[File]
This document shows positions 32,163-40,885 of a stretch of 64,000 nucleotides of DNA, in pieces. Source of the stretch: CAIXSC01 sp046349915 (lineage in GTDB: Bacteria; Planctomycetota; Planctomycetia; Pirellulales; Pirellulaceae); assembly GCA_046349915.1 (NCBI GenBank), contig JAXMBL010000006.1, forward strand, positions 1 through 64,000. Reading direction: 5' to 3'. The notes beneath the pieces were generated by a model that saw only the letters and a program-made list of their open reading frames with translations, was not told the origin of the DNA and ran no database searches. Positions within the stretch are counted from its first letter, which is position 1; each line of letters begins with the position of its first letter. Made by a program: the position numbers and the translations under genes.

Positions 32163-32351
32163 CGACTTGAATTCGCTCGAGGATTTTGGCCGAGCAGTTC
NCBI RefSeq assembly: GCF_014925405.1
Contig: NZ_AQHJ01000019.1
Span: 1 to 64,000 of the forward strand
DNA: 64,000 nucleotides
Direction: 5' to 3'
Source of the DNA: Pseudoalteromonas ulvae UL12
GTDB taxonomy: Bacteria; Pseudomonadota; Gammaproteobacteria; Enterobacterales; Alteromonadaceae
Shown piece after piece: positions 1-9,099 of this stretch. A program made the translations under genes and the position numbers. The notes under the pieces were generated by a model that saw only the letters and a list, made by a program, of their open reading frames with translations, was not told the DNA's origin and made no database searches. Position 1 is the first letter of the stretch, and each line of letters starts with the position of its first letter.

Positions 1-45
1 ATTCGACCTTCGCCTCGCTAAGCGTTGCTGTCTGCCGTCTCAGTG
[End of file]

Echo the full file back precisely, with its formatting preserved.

This document shows positions 32,163-40,885 of a stretch of 64,000 nucleotides of DNA, in pieces. Source of the stretch: CAIXSC01 sp046349915 (lineage in GTDB: Bacteria; Planctomycetota; Planctomycetia; Pirellulales; Pirellulaceae); assembly GCA_046349915.1 (NCBI GenBank), contig JAXMBL010000006.1, forward strand, positions 1 through 64,000. Reading direction: 5' to 3'. The notes beneath the pieces were generated by a model that saw only the letters and a program-made list of their open reading frames with translations, was not told the origin of the DNA and ran no database searches. Positions within the stretch are counted from its first letter, which is position 1; each line of letters begins with the position of its first letter. Made by a program: the position numbers and the translations under genes.

Positions 32163-32351
32163 CGACTTGAATTCGCTCGAGGATTTTGGCCGAGCAGTTC
NCBI RefSeq assembly: GCF_014925405.1
Contig: NZ_AQHJ01000019.1
Span: 1 to 64,000 of the forward strand
DNA: 64,000 nucleotides
Direction: 5' to 3'
Source of the DNA: Pseudoalteromonas ulvae UL12
GTDB taxonomy: Bacteria; Pseudomonadota; Gammaproteobacteria; Enterobacterales; Alteromonadaceae
Shown piece after piece: positions 1-9,099 of this stretch. A program made the translations under genes and the position numbers. The notes under the pieces were generated by a model that saw only the letters and a list, made by a program, of their open reading frames with translations, was not told the DNA's origin and made no database searches. Position 1 is the first letter of the stretch, and each line of letters starts with the position of its first letter.

Positions 1-45
1 ATTCGACCTTCGCCTCGCTAAGCGTTGCTGTCTGCCGTCTCAGTG